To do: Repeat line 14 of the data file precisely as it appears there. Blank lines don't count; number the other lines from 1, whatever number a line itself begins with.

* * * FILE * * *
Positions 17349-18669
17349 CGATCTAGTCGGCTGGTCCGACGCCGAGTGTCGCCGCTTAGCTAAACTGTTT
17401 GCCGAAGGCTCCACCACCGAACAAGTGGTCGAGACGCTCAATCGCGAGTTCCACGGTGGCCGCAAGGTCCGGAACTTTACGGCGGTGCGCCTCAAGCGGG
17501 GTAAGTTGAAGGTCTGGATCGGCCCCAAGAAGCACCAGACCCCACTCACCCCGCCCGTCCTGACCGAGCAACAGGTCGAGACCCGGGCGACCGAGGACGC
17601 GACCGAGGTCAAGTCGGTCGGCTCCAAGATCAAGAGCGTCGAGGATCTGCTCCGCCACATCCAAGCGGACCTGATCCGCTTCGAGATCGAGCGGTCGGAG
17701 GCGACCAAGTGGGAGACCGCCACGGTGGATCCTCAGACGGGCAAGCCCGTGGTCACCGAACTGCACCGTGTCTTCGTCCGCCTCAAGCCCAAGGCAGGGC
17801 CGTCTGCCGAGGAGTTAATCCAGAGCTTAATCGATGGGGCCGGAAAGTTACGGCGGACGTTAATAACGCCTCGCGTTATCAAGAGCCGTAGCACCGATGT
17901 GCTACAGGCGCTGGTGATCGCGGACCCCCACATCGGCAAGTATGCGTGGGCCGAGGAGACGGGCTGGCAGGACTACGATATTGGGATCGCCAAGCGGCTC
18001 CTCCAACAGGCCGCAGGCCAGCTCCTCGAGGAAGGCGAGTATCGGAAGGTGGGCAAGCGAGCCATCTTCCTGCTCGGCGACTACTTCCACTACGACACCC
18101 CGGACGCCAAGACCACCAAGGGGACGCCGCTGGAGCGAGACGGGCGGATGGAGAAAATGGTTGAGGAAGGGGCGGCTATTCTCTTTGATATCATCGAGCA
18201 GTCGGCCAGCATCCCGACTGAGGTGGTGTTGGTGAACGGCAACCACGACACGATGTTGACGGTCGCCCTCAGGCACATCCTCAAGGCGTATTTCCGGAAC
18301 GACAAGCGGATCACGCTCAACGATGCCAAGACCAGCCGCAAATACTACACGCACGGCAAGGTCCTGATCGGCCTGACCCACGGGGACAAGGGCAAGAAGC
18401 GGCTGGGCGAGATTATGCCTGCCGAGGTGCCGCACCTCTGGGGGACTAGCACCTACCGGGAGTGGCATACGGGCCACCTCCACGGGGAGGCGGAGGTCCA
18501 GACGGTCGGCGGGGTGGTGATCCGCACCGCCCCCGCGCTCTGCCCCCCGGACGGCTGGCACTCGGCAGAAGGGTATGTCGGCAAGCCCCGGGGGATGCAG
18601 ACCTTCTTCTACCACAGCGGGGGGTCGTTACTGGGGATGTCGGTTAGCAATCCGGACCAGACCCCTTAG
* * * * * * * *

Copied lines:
18501 GACGGTCGGCGGGGTGGTGATCCGCACCGCCCCCGCGCTCTGCCCCCCGGACGGCTGGCACTCGGCAGAAGGGTATGTCGGCAAGCCCCGGGGGATGCAG